It is in our very selves that we need to see the danger, not in our technological creations.
The specter of transhumanism is haunting most of our world. Coupled with globalist ideology, it aims to erase the difference between man and machine and perhaps even claim the superiority of the machine over man. These days, we increasingly see more things about AI, or artificial intelligence, and how the human will be overtaken by the machine. We are also told that such machines will become sentient with free will. But this free will almost always result in manipulation, domination, and destruction.
These dark and dystopian visions can be frightening. They can even render us powerless, but that would be foolish to submit on our part. Is it all just the stuff of science fiction and fantasy, or is there any merit to our fears?
Questions of transhumanism have been the subject of many films. We have been exposed to this subject for almost as long as cinema itself has existed. Throughout the decades, we’ve watched dystopian and futuristic movies with interest and dread. Will this really ever happen? Are we at the point of no return? Could there be an annihilation of humanity? Do we have it within us to create a monster-machine hybrid capable of untold destruction?
Fritz Lang’s silent film Metropolis (1927) stands out as one of the earliest examples of what happens when technology mixes with human pride, greed, and ambition. We witness the story of Joh Fredersen, the master of Metropolis and his factory, who lives high above the city while the workers toil below. The factory never stops, yet we really don’t know what it makes, except perhaps that it is powering the city in some fashion.
His son, Freder, is happily frolicking above the city too, unaware of his father’s exploitation of labor, until he sees poor children from below and their plight. He’s moved and, idealistically, is convinced that something must change. But in his naive outlook, Freder is not taking into consideration the many facets of Metropolis and its inhabitants. He’s unaware of how dark human nature can be.
Life is superficially organized in Metropolis, and almost everyone is only acting out of their own self-interest, including the exploited workers. The city’s scientist-inventor, Rotwang, has created a Maschinenmensch, “machine-human,” and aims to release his bold creation into the world. The robot in Lang’s movie takes on a female form (in reality, played by the German actress Brigitte Helm) because Rotwang claims the robot is based on his great love, Hel, whom he lost. For him, she is not dead anymore but alive in a different form. As expected, the robot turns against the people and is ultimately destroyed by a mob of angry factory workers. The rage is real, but toward whom should it have been directed?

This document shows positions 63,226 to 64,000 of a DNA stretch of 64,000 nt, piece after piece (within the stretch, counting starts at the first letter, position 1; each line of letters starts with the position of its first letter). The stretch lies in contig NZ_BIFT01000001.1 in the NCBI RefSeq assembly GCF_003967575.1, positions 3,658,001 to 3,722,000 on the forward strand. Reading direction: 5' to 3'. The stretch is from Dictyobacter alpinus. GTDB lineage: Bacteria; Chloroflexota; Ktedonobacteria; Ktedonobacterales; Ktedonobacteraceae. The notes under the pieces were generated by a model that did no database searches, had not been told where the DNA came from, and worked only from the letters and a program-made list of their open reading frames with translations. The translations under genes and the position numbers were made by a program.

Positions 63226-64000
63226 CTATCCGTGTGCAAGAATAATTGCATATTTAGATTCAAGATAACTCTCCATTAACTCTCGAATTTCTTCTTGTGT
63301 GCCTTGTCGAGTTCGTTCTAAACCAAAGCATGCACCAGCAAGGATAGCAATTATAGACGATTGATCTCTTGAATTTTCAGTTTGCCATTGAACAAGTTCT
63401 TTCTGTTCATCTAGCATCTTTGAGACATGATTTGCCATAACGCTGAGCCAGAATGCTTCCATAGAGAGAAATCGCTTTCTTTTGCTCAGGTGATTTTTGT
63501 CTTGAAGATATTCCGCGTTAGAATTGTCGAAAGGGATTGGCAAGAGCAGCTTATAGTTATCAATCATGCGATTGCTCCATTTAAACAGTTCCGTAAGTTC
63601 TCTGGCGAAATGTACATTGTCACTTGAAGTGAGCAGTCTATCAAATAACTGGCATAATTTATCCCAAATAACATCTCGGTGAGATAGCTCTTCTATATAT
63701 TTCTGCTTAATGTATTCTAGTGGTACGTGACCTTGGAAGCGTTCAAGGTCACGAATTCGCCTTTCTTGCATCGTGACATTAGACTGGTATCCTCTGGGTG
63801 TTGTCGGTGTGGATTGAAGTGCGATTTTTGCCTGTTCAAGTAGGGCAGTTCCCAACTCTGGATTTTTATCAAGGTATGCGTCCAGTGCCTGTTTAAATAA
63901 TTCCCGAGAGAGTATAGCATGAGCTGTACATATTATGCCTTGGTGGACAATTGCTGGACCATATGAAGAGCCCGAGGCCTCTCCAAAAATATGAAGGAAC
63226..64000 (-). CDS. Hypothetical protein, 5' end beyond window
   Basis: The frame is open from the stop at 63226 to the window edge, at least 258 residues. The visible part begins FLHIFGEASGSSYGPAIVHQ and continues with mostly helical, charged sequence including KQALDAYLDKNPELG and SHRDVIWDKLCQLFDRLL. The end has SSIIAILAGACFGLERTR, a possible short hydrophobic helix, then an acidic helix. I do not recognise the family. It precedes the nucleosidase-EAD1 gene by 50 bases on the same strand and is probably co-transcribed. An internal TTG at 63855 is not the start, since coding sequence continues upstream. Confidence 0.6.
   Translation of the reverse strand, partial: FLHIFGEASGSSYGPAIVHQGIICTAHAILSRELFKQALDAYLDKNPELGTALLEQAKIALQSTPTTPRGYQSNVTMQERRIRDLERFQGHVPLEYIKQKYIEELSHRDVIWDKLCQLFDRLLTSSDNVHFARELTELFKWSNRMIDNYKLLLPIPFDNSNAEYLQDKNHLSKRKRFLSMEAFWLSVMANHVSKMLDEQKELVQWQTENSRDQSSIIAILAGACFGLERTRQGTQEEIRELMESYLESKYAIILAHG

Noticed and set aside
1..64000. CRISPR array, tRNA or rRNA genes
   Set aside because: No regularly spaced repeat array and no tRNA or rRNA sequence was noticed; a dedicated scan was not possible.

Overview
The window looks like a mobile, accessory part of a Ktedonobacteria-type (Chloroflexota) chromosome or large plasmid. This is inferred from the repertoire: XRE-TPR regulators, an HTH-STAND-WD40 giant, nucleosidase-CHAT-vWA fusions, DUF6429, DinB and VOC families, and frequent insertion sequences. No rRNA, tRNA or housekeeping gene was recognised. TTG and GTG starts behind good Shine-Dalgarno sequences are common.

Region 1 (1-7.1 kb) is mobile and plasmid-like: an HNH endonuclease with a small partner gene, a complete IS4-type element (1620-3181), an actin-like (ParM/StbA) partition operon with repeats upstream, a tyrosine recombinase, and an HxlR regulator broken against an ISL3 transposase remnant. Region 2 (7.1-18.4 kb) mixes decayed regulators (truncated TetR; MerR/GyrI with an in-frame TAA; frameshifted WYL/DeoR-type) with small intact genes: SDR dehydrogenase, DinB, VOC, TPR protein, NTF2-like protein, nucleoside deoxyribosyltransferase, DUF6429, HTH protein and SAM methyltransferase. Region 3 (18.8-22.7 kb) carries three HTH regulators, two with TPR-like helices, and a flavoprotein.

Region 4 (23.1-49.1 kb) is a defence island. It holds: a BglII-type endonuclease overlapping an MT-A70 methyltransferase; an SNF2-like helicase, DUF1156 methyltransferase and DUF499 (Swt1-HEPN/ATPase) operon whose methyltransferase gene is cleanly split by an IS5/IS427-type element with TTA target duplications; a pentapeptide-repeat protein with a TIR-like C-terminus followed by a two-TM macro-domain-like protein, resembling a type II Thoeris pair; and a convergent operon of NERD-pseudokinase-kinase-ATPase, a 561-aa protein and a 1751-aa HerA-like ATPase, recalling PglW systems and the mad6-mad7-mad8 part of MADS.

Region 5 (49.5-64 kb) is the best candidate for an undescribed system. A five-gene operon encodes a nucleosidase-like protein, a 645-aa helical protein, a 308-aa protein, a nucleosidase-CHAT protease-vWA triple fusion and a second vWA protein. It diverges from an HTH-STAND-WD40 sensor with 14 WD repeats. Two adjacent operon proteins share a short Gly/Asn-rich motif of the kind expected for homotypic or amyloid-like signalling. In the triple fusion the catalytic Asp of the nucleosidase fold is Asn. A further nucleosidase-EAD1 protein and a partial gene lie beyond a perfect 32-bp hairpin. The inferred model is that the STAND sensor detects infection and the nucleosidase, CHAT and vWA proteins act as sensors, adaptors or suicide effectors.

Similar anger can be found in Stanley Kubrick’s masterpiece, 2001: A Space Odyssey (1968), based on Arthur C. Clarke’s 1951 short story, “The Sentinel,” and several others. The film is mainly a story about David “Dave” Bowman, an astronaut on board a spacecraft on a mission to Jupiter. He is joined by another astronaut, Frank Poole, and several others, who are in a state of hibernation or suspended animation.
The spacecraft is entirely run by a computer—HAL 9000—with an impeccable track record. It never makes mistakes. The trouble begins when HAL predicts an imminent failure on the spacecraft. Both Dave and Frank inspect the vessel and find nothing wrong. This casts suspicion on HAL, and the battle between computer and man begins.
HAL “becomes” evil, but after all, it’s only acting out of its own need for survival. But who has created HAL other than a human being? Isn’t HAL meant to be just a tool— or is it something far more dangerous? At the beginning of the film, we witness a group of early hominids, or primates, inhabiting a prehistoric Earth. They are confronted by a monolith. At first, they are not sure how to react, but slowly they approach it. The primates are in awe of the glossy black rectangle in their own primitive way.
And the monolith has its effect on the primitives. Kubrick cuts to one of them playing with a bone. As we hear the powerful and awe-filled sounds of Richard Strauss’ “Also sprach Zarathustra,” the ape has realized that the bone is not just a tool to idly play with, but also to kill. He throws the bone into the air and, suddenly the audience is thrown into another space, millions of years later. Instead of a bone flying in the air, we see a space station, both a tool and a weapon. Has man changed that much? Much like Poole and Bowman in Kubrick’s film, we seem to be giving too much credit to a machine, not realizing that it is a mere tool—albeit a dangerous one.
Running away from ourselves, we project our passions and fears onto others. This is true of Ridley Scott’s Blade Runner (1982), a film that was inspired by many elements of Lang’s Metropolis, particularly visually. Based on Philip K. Dick’s 1968 novel, Do Androids Dream of Electric Sheep?, Scott’s film tells a story of a former police officer, Rick Deckard (Harrison Ford), whose job is to track down four illegal humanoids, also known as replicants, and to “retire” them. In other words, to kill them.
As Deckard takes on this uneasy assignment and moves through the perpetually dark and rainy streets of a 1980s vision of 2019 Los Angeles, he faces questions of his own humanity. What is his place in the world? The most famous scene and the pinnacle of the film comes in Deckard’s confrontation with Roy Batty (Rutger Hauer), the leader of the replicants he is assigned to kill. Batty is cold, calculating, and manipulative. He’s incapable of compassion, but is that really his fault? After all, he was created by a human being.
Yet, somehow, in that rainy confrontation, it is Batty who teaches Deckard the meaning of being human. Instead of killing Deckard, Batty saves him from falling off the building. He knows the end is near and delivers a beautiful soliloquy: